Sorry George, gotta problem with 'each generation is subtly different from the previous'. What about Amoebae that reproduce by binary fission? They are most definitely alive. I would suggest that this should be rephrased to 'the ability to reproduce'. This led me to discussions/arguments with my academic tutor when I was an undergraduate, over whether viruses were 'alive'. He said they weren't because they couldn't reproduce without 'hijacking' another living cell, I said they were because that meant they reproduced!

If you had read to the end, I did make the caveat that this creates ambiguities with things that reproduce vegetatively (which infers that anything that reproduces asexually, including amoeba).

The trouble with allowing reproduction alone to be a criteria is that it then becomes very broad, including (as has been mentioned by others on here) fire, as well as stellar reproduction (i.e. the death throws of a star as it goes super nova then creates the conditions for the birth of the next generation of stars).  It also includes prions.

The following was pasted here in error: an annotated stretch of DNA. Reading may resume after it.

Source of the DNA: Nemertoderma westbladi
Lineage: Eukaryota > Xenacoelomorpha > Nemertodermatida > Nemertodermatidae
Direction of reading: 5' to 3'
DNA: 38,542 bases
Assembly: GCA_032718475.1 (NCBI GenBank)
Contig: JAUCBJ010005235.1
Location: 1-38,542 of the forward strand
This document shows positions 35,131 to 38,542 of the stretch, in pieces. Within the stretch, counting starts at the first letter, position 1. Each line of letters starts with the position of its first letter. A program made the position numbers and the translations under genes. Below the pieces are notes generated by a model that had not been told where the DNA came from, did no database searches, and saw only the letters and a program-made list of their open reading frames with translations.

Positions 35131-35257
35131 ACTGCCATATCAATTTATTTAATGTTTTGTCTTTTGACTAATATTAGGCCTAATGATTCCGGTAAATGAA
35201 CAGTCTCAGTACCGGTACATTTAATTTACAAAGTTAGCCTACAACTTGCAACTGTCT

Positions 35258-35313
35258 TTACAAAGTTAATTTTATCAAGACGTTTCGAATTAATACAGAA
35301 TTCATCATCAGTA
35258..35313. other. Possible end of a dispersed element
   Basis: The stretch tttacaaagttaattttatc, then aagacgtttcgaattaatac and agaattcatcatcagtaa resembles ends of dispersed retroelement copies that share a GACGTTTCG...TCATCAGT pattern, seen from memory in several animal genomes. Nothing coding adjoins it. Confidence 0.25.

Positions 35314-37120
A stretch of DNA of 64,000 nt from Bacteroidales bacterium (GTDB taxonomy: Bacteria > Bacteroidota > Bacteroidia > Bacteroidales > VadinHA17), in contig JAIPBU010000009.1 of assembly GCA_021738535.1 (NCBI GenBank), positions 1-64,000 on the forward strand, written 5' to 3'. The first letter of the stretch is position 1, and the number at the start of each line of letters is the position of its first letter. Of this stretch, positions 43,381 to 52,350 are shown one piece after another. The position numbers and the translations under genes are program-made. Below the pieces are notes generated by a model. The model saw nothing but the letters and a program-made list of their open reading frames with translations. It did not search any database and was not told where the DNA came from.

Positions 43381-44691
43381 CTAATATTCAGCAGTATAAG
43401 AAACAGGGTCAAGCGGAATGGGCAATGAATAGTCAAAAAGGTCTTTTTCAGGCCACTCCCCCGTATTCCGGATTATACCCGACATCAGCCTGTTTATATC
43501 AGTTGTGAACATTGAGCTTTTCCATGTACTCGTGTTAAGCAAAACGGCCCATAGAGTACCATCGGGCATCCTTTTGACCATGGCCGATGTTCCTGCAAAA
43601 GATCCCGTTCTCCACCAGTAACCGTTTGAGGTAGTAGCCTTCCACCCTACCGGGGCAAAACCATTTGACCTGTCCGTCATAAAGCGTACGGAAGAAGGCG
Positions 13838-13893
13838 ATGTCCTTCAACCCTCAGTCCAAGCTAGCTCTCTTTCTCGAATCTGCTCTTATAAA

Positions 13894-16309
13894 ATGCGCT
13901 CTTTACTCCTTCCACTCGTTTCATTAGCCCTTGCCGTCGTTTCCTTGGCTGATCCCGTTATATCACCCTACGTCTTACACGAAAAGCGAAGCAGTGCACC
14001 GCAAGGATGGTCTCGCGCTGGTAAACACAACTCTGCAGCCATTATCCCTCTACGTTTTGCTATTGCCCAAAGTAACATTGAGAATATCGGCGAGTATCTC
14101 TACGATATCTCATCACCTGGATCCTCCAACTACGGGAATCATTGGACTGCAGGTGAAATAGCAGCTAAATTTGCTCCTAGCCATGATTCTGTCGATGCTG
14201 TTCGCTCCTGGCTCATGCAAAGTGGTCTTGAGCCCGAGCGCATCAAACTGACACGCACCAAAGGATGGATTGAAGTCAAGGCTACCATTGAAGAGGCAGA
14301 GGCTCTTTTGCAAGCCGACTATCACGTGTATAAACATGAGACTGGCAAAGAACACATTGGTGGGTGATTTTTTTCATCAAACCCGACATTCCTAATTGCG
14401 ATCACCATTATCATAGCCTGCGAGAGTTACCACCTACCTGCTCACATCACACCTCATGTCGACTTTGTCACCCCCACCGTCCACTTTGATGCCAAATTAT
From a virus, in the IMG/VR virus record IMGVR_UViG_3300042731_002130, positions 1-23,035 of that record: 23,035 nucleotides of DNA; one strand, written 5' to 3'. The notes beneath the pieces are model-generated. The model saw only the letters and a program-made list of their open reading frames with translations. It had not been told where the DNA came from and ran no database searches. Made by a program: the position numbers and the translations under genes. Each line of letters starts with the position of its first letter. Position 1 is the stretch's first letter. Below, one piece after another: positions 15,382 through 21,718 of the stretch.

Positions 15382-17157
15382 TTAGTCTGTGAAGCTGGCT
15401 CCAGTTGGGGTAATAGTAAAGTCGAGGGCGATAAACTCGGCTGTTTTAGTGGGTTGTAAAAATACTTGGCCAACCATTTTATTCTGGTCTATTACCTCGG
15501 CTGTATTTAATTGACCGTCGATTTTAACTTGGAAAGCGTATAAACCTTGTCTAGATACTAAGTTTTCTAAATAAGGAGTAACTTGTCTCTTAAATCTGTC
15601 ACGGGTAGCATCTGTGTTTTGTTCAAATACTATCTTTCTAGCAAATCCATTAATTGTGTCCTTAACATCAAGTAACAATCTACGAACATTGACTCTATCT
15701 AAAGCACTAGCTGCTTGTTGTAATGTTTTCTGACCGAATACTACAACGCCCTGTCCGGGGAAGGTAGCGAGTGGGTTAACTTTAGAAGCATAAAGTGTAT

Ofcourse, one could regard all of these things as living (and in the past, fire would probably have been regarded as being alive, though maybe for other reasons - as life was more associated with movement, hence the use of the word quick to refer to both movement and life).

The point about the need for variation in genetic (in the broad sense - not necessarily through DNA) materials, together with inheritability of traits, is that both of these are primary requirements for selective evolution.  I cannot say how Amoebae go about evolving, but in order to do so, they must create both genetic variability, and inheritability of that genetic variance.
 

Offline daveshorts

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Trees - How do they exist?
« Reply #5 on: 21/02/2007 13:09:06 »
I don't know about amoeba specifically, but a lot of single celled organisms reproduce asexually but can still vary down the generations, either just from pure mutations, or a lot of bacteria swap genetic material by loops of genetic material called plasmids.
 

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Trees - How do they exist?
« Reply #5 on: 21/02/2007 13:09:06 »